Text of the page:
The Economist is not alone in its concerns. According to economist Steven Rattner, “The tide of globalization is receding, at least from American shores. Two successive presidents have come down firmly on the side of tariffs rather than trade agreements as the preferred mechanism for managing international commerce. History shows that we should proceed with caution. While there are political and security reasons for tariffs, America’s new protectionist stance will raise prices, limit consumer choices, and risk our growth.”[2] He also sees politics as the cause for this shift in trade policy. “While the U.S. economy continues to grow (albeit a bit slowly) and create jobs (at a fast pace),” he writes, “Americans are dissatisfied; polls show that a majority of voters surveyed said the state of the economy is poor.” Journalist Andrew Duehren adds, “The topic [of tariffs], usually consigned to the academy, is spilling onto the presidential campaign trail, as President Biden and rival Donald Trump jockey over trade policy. With trade barriers likely headed higher under either man, it also has consequences for economic performance and inflation in the U.S. … The economic evidence largely concludes that the tariffs Trump imposed — and Biden has maintained — on imports from China were largely passed on to American buyers, rather than forcing Chinese sellers to charge less.”[3] The simple truth is that tariffs raise the cost of doing business. Katheryn Russ, an economics professor at the University of California, Davis, told Duehren, “It’s a tax. Somebody has to pay it. It’s a question of who. It’s been really hard for economists to say definitively how much of the cost of the tariffs is going to translate into higher end-retail prices.” Nevertheless, neither candidate believes they can back off without looking weak.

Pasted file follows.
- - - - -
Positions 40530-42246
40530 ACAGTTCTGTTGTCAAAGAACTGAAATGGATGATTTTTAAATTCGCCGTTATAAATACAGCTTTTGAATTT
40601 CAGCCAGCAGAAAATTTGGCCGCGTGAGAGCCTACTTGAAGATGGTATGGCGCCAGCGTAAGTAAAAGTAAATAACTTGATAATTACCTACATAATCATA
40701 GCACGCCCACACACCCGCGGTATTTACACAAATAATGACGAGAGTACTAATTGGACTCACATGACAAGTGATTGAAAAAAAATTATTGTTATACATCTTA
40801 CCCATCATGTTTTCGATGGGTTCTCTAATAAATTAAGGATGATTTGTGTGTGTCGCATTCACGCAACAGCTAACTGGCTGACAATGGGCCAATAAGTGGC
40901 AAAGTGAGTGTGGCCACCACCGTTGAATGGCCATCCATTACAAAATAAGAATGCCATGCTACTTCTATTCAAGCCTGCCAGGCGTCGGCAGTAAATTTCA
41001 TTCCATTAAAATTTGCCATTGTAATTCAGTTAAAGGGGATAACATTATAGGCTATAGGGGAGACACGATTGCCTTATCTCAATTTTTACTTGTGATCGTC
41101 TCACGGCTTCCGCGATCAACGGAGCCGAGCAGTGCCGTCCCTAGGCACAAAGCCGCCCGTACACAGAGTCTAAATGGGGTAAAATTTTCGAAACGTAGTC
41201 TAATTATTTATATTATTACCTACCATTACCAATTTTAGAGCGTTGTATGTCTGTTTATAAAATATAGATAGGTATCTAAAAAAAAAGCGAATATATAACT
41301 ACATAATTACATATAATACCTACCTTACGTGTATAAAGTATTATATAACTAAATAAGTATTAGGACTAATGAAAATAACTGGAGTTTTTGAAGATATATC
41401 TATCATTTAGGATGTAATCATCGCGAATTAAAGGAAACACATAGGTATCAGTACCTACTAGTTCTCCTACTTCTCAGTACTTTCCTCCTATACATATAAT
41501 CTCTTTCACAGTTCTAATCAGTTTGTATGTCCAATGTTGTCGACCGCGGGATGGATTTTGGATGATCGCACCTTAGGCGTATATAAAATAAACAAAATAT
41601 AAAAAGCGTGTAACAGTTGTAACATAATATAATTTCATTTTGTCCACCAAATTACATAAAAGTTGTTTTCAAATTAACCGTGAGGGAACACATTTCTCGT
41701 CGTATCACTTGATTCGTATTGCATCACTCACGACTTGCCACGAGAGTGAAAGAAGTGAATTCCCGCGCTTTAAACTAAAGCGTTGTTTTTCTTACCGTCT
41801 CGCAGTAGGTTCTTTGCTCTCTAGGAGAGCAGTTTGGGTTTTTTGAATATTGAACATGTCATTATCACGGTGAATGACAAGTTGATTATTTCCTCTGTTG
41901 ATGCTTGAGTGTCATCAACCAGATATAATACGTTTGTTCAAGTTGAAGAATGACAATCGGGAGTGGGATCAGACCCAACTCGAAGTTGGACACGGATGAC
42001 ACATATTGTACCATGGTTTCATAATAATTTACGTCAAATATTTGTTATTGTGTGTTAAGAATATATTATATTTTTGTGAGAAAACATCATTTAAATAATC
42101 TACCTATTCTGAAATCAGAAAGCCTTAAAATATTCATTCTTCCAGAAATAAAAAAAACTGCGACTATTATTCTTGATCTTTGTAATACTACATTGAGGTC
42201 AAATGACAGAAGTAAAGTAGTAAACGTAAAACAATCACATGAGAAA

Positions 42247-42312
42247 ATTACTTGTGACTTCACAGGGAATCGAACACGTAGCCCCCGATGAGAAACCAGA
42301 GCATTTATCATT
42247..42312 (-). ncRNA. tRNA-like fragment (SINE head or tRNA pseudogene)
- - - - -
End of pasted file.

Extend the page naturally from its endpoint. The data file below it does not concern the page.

Conservative journalist Ramesh Ponnuru finds the current situation both frustrating and confusing. He explains, “A new report from the U.S. trade representative’s office finds that President Donald Trump’s tariffs on Chinese products reduced Americans’ real incomes and depressed investment but didn’t increase manufacturing employment. Though China made some changes to its abusive trade practices in response to the tariffs, it ‘largely took superficial measures aimed at addressing negative perceptions.’ Having reached these dismal conclusions, the report recommended not just keeping the tariffs but also adding new ones, which is what the Biden administration has done. That’s the way it goes in the strange world of trade, where policies can succeed politically not only in spite of, but even because of, their economic failures.”[4] He goes on to note that previous administrations also used tariffs as blunt, if ineffective, weapons against unfair trade practices. So why are tariffs such a popular political tool? Ponnuru explains, “A recent academic study of the Trump tariffs confirmed that they worked better electorally than economically: Voters were more likely to move toward him in areas with more jobs protected from foreign competition, even though the intended beneficiaries did not see economic gains. The authors speculated that these voters might have appreciated the gesture of solidarity.” With the presidential election being fought primarily in swing states, tariffs can play an outsized role in election outcomes by appearing to help workers in those states.